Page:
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Editorial: Caring Versus Curing
For quite some time now, palliative care has been an important cornerstone of nursing practice. As a concept, it has evolved and is now envisioned as a gold standard for patients with progressive life-threatening illnesses, but it is also an essential complementary approach to aggressive, life- prolonging, and cure-oriented conventional therapies (Gilleck, 2005; Himelstein, 2005). The newly revised World Health Organization’s definition of palliative care is as follows: “an approach that improves quality of life of patients and their families facing problems associated with life threatening illness, through the prevention and relief of suffering by means of early identification and impeccable assessment and treatment of pain and other problems, physical, psychosocial, and spiritual” (World Health Organization, 2006). Although not stated here, it is critically important to recognize that palliative care for children has supplementary components that should be reviewed when specifically working with that patient population. Moreover, palliative care is not limited to only a hospice setting and does not exclude patients who seek aggressive potentially curative treatment.
As a mode of care delivery, palliative care is applicable to all age groups and should be applied 24/7 to patients suffering from a myriad of acute, chronic, and disabling conditions (e.g., human immunodeficiency virus, heart failure, cancer, peripheral vascular disease, and diabetes). However, the common thread is caring versus curing. The focus should be on the patient’s quality of life and ability to live with dignity regardless of age, gender, race, ethnicity, or health status. In many of today’s healthcare settings, lengths of stay are increasingly being shortened. As a result, healthcare professionals are frequently neither witnessing nor being adequately educated to address the multiple palliative care issues (e.g., importance of early initiation, symptom management, scientific evidence to support its efficacy, and cost savings or coverage by private insurance or Medicare) experienced by patients and family members, not only in the acute care setting, but also in the long-term care and home settings.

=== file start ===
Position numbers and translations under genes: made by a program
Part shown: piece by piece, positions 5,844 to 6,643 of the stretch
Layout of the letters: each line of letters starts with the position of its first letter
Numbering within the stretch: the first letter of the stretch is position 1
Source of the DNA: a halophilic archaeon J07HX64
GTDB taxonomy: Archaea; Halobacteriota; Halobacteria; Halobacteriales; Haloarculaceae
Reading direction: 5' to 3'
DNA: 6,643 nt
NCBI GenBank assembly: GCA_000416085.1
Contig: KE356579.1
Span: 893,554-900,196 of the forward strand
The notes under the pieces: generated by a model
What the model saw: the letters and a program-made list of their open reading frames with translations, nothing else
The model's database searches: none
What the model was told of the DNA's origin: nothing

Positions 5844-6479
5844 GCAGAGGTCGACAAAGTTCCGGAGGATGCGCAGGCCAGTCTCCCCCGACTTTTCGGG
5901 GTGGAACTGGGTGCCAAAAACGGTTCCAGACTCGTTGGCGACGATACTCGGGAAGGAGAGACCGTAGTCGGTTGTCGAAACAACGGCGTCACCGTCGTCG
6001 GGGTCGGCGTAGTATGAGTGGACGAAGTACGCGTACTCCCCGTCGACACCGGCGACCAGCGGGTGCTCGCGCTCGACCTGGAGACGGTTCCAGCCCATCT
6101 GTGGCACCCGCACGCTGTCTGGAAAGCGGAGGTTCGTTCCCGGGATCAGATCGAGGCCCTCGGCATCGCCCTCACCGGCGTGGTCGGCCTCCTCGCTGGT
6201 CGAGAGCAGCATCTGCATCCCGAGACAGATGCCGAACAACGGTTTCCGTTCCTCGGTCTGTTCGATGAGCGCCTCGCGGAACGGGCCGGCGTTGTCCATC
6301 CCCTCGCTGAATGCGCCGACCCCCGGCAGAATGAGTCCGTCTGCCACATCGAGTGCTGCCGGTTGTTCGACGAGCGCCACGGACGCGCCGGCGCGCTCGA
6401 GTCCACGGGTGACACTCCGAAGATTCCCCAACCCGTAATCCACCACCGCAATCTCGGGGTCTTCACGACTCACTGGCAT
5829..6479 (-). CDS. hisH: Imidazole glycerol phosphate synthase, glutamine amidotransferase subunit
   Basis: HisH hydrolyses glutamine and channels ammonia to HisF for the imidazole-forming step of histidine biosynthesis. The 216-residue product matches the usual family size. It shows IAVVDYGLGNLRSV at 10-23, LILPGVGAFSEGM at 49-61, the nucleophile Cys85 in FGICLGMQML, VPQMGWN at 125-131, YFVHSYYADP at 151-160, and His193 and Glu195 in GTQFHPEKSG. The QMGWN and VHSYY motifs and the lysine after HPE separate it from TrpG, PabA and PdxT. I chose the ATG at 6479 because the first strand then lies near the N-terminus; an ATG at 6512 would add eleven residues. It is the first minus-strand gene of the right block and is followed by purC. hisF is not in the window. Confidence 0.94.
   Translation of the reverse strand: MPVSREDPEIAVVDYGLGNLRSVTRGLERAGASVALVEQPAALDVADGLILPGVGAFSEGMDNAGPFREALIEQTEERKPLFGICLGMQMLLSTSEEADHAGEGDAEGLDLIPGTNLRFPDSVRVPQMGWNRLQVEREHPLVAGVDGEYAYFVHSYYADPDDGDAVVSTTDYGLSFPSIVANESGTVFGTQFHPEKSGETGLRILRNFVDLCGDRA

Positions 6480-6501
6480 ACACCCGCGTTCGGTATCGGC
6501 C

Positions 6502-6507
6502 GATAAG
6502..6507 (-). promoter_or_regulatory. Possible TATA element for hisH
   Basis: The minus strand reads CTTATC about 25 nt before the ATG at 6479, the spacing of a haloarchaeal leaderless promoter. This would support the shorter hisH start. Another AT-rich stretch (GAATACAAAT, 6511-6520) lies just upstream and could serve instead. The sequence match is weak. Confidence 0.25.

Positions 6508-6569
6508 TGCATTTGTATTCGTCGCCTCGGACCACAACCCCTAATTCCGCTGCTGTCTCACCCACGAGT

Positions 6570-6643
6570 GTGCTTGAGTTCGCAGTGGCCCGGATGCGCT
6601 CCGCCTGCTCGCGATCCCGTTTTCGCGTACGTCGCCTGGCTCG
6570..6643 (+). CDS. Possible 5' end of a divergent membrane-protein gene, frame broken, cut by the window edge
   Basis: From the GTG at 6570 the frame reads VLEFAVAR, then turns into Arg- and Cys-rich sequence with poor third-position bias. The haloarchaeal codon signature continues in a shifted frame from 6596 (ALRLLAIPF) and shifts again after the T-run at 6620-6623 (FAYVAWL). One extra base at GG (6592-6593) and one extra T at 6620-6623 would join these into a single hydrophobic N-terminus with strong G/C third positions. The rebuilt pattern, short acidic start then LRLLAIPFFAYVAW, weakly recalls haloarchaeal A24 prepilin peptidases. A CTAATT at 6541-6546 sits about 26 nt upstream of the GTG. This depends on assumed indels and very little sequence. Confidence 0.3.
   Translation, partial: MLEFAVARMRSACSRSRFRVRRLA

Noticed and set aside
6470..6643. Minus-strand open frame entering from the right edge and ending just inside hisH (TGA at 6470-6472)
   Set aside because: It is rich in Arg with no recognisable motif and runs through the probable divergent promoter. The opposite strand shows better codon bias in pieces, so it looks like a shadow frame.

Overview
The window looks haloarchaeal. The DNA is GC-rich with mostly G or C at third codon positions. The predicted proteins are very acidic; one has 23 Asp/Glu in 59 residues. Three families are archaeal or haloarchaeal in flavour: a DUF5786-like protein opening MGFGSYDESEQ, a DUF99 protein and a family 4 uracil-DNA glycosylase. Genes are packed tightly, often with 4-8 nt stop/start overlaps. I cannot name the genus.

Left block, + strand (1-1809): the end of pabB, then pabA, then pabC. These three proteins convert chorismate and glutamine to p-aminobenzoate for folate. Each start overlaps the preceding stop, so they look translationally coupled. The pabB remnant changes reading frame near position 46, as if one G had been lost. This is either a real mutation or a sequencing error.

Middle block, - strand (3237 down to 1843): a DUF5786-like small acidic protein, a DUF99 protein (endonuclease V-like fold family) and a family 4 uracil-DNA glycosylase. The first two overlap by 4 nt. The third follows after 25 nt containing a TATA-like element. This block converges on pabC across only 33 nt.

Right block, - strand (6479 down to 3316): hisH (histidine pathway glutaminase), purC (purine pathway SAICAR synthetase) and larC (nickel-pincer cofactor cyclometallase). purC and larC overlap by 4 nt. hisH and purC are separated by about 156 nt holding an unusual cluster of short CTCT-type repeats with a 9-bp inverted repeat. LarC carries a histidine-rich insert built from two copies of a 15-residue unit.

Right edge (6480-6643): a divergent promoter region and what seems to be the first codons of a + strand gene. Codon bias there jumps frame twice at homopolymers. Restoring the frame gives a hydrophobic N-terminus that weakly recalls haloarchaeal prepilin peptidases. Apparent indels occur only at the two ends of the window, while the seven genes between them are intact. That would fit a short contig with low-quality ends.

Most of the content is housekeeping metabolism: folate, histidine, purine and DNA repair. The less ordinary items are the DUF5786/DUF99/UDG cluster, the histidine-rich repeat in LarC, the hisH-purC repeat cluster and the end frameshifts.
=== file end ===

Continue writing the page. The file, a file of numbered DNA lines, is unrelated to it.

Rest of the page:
More than 50% of Americans with serious illnesses within the United States, die in an acute care hospital (www.cdc.gov/nchs/pressroom/98facts/93nmfs.htm). However, data reveal that the greatest prevalence of palliative care programs are in larger hospitals, academic medical centers, and non-profit, or VA hospitals compared with other institutions (Morrison, Maroney-Galin, Kralovec, & Meier, 2005). This finding highlights the need to develop additional strategies to stimulate growth of palliative care programs in smaller community hospitals, as well as to develop alternative program structures that reach beyond the hospital setting.